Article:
Saturday, September 10, 2011

Naughty Ghee - Mama do you Love Me?

"Naughty Bubba?" the Sprocket asks. We've had this conversation a few times now, so I know what comes next. 
"No, darling, Bubba is a good baby," I tell him.  
"Naughty Dada?" he asks. 
"No, my love, daddy is a good daddy." 
"Naughty mummy," he says.  
"No, sweetie, mummy is good too." 
"Naughty Ghee." Ghee is his name for himself. 
"No darling, Ghee is a good Ghee." 
"Naughty Ghee," he repeats. And I am filled with guilt and heartache. 
"No sweetheart, Ghee is good. Sometimes he does things that are naughty" - putting his baby sister in a headlock and wrestling her to the ground springs to mind - "but Ghee is my good and wonderful boy." 
I thought he understood, but just to be sure I searched through some boxes until I found a book I thought might help. 
Mama Do You Love Me? set in the Arctic, written by Barbara M Joosse and beautifully illustrated by Barbara Lavalee.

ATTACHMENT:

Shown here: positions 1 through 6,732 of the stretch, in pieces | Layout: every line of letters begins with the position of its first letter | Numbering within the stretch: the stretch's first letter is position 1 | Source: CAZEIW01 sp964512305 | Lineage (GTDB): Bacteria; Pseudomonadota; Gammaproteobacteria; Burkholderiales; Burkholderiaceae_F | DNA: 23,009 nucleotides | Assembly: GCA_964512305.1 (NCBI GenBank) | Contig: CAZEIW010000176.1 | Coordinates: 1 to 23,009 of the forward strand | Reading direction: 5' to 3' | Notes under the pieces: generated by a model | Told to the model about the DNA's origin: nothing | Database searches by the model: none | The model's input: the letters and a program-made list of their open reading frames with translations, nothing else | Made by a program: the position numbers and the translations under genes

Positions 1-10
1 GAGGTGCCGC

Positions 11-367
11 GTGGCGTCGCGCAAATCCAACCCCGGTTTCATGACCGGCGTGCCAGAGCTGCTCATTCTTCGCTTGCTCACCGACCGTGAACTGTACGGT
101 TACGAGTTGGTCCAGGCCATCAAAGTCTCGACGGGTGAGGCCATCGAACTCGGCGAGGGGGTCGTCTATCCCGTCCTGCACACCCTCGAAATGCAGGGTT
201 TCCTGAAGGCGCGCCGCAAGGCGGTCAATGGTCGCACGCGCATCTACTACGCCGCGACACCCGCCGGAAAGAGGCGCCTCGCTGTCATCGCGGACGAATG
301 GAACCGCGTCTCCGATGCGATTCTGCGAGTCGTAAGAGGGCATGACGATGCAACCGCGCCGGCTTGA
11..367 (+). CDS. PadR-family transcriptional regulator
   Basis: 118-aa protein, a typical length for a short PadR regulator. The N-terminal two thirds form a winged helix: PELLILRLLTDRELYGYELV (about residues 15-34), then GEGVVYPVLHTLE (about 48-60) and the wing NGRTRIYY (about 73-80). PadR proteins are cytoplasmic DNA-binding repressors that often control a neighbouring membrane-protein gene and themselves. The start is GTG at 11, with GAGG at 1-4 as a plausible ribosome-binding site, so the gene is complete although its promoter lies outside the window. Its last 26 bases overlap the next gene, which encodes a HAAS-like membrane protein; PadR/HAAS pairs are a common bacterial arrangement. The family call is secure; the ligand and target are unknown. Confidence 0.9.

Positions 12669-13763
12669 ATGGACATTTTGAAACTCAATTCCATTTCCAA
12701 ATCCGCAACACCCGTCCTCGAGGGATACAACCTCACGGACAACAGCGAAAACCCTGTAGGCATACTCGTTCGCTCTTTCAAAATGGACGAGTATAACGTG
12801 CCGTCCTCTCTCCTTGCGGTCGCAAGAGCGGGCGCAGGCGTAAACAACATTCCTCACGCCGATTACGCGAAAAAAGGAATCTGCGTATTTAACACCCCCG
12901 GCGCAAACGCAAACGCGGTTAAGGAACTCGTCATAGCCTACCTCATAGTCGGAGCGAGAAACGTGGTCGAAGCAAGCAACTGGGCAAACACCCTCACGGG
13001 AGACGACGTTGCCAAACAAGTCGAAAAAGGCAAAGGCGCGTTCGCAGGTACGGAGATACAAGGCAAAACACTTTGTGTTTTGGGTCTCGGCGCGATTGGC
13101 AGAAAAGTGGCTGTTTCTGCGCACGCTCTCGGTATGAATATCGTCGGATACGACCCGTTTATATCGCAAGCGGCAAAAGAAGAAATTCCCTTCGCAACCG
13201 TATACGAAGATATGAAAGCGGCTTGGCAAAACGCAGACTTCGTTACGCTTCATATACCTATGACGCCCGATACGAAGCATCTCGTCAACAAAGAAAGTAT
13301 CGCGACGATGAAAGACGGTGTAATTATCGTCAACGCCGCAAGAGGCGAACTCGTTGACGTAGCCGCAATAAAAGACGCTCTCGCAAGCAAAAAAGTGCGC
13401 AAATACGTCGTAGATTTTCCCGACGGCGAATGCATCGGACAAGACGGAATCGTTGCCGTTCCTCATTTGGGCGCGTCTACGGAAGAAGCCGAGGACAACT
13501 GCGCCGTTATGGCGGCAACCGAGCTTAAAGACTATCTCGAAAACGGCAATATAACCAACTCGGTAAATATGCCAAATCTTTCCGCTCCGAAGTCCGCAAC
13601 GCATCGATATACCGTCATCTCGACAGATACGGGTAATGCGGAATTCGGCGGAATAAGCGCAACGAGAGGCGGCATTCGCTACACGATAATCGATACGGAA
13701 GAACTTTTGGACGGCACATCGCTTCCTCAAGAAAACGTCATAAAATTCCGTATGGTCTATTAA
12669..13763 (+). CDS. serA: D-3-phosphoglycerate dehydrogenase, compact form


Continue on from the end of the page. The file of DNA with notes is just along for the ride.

I found Mama do you Love Me perfect for reassuring an anxious toddler that even though the stuff he does might be naughty, and even though mummy or daddy might get cross (ahem), a parent's love is unconditional and unfaltering. 
There are concepts in the story that the Sprocket doesn't get due to the setting (putting Salmon in mama's parker, Lemmings in her mucklucks and dropping the ptarmigan eggs,) but he understands the message that no matter what naughty thing a toddler does, while there might be consequences it doesn't mean that love diminishes. 
The words, images and concepts are all delightful and make this book a treasure and a keeper.
Since we started reading Mama Do You Love Me?, the Sprocket hasn't quite stopped his talks on naughtiness, but they have become a lot less intense and regular. 

1 comment:

  1. Isn't it wonderful that we can use literature in this way? However much we reassure our kids, I think putting themselves into a book character's place somehow makes them more open to the knowledge that we'll always love them, no matter what.